You should get ready to hear two primary messages. The first, with each passing month of inflation, will be: “OUT OF CONTROL government spending is causing inflation that will EAT UP YOUR SAVINGS and cause prices to SPIRAL OUT OF CONTROL and we must immediately STOP all new spending and also CUT ENTITLEMENTS.” In this way, longstanding Republican priorities — namely, cutting government spending on everyone except the rich — will be shoehorned into a prescription for today’s (mostly imaginary) problems, without mentioning that the GOP was pushing the same prescription a decade ago when the problems were the opposite.
The second message you will hear, which may be a bit subtler, will be: “This is caused by Modern Monetary Theory, a wacky theory that Democrats embrace, and all this inflation proves that the theory is a failure.” Political speech is about caricatures. The caricature of MMT is: “These fools think the government can print as much money as it wants with no consequences, but we all know that that will cause runaway inflation.” If you know a little about MMT, you may object to this characterization by understanding that, in fact, MMT specifically focuses on inflation as the signal to tell us how much the government can spend. That doesn’t matter. It is too nuanced for the caricature, and in politics, the caricature can become far more important than the reality.
What percentage of Republicans who hold strong opinions on “Critical Race Theory” do you think have actually studied critical race theory outside of the caricature? Exactly.
It will only take a shift of a single seat in the Senate and a small handful of seats in the House to make the idiotic Republican economic caricatures into the reigning economic orthodoxy of the United States Congress. At that point, the opportunity for transformative change is finished. And even if Republicans don’t manage to win back control of Congress in the midterms, there is the danger that the caricature becomes influential enough to scare Democrats back into the deficit-fearing hole where they have spent most of the past half century.
Every last thing happening right now counsels strong, fast action. Get the money out the door now or risk losing any chance at major debt-fueled government spending programs in the foreseeable future. That means the obliteration of any hope for turning around the rise in economic inequality, the single most damaging trend in America in my lifetime.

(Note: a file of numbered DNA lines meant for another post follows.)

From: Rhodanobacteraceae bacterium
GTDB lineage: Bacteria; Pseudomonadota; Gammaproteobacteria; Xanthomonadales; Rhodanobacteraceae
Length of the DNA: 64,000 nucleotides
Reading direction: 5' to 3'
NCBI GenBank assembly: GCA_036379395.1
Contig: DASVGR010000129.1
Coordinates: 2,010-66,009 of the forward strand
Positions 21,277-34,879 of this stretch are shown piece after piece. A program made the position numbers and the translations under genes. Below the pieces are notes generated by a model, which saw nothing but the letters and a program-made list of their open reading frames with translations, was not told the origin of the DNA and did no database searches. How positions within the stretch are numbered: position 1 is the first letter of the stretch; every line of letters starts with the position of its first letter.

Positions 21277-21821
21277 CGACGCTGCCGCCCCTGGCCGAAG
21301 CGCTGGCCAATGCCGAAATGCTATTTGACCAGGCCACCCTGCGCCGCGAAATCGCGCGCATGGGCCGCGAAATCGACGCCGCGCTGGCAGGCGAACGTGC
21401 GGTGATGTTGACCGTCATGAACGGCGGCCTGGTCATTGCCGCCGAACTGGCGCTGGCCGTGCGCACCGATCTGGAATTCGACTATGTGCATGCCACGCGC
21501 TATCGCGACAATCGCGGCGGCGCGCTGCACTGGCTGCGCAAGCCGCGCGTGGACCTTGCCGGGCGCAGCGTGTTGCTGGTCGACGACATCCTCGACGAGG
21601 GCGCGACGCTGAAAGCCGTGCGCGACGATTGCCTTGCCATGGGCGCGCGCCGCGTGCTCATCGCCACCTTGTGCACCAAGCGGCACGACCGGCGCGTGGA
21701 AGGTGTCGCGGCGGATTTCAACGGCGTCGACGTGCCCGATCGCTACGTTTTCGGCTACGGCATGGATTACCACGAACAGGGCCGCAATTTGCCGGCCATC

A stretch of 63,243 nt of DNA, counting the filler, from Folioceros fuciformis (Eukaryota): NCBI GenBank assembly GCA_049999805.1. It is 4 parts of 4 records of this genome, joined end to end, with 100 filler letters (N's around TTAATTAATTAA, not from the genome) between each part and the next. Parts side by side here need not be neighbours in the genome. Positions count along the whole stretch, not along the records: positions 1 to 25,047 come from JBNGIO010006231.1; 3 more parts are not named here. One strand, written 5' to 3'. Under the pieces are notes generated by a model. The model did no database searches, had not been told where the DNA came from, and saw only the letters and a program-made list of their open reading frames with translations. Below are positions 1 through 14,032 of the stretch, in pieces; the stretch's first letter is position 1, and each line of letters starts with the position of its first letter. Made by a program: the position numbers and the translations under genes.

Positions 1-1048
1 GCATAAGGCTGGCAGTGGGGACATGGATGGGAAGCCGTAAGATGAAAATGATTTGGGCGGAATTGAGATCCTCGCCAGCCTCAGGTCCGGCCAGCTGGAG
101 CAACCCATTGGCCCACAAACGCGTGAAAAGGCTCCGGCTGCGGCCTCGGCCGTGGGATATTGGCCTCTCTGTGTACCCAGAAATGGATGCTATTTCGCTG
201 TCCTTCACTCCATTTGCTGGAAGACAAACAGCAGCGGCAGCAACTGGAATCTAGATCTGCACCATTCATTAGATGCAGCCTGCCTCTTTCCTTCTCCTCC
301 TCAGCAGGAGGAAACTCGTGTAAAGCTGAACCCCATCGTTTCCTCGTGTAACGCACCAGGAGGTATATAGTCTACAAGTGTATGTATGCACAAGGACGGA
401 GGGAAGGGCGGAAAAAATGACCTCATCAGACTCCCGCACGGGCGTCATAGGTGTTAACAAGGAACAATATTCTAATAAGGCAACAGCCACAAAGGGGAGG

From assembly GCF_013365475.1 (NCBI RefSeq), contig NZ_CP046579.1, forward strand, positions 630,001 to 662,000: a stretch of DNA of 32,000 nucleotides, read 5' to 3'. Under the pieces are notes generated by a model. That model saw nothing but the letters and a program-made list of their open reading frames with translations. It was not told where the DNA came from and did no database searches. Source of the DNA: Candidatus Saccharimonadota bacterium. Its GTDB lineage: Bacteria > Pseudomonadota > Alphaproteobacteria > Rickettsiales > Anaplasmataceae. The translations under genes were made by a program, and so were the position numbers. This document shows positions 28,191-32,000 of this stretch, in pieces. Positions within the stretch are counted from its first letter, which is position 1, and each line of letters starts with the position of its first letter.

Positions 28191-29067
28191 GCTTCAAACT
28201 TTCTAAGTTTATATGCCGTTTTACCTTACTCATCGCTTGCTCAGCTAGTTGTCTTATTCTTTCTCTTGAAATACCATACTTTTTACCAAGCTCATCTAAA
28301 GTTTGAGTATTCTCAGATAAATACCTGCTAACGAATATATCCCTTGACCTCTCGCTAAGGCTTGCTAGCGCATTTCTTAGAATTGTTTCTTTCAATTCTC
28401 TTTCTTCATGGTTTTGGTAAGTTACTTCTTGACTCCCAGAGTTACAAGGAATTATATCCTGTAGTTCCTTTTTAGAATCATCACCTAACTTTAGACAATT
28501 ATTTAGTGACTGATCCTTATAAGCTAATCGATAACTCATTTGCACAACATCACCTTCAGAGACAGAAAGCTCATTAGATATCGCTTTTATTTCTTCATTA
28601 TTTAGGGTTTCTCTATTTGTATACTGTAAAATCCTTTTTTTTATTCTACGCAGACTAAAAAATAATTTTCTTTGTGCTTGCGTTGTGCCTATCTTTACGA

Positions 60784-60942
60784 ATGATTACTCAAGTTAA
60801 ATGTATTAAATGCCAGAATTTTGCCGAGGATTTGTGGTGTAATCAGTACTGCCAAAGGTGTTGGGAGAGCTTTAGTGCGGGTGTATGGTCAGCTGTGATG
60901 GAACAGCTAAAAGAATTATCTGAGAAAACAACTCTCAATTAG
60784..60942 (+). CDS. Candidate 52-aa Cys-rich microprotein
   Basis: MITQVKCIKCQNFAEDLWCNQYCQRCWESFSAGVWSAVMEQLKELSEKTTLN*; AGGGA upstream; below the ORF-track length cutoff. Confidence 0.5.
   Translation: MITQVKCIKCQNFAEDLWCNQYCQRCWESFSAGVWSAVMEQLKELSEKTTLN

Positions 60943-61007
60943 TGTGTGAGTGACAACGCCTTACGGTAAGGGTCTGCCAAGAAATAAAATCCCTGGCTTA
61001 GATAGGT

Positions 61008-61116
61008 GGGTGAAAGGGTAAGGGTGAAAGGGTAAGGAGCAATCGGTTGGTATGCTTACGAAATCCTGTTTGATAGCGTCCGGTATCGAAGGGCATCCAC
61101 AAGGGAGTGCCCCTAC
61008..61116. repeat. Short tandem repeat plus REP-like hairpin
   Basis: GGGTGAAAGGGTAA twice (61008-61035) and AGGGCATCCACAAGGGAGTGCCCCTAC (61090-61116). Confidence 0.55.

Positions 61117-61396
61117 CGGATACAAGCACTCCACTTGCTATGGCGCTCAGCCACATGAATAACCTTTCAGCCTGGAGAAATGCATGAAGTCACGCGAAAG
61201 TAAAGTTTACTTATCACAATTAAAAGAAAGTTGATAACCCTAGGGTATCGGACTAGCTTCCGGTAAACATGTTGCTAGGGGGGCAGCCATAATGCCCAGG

Most Americans are economically illiterate. This is not an insult to them. It is just an observation of fact, and the completely predictable outcome of our nation’s unwillingness to engage in any widespread form of economic education that is not soaked in free market jingoism. For political purposes, nobody knows what MMT is. But they do know enough to fear inflation, because inflation makes stuff cost more, and nobody likes that. Therefore the weaponized rhetorical power of inflation will tend to overwhelm whatever it is being deployed against. And we know that it will be deployed with full force against the possibility that the American welfare state could be permanently expanded. That always makes rich people scared that they’ll have higher taxes, and therefore they will wage war against it.
We are now in a race to give people new government benefits before they get tricked out of wanting them. Every month that inflation ticks up, the lies will get louder, and the task will get harder. Spend the fucking money now. There is no time to waste.
Hamilton Nolan is a labor reporter for In These Times. He has spent the past decade writing about labor and politics for Gawker, Splinter, The Guardian, and elsewhere. You can reach him at Hamilton@InTheseTimes.com.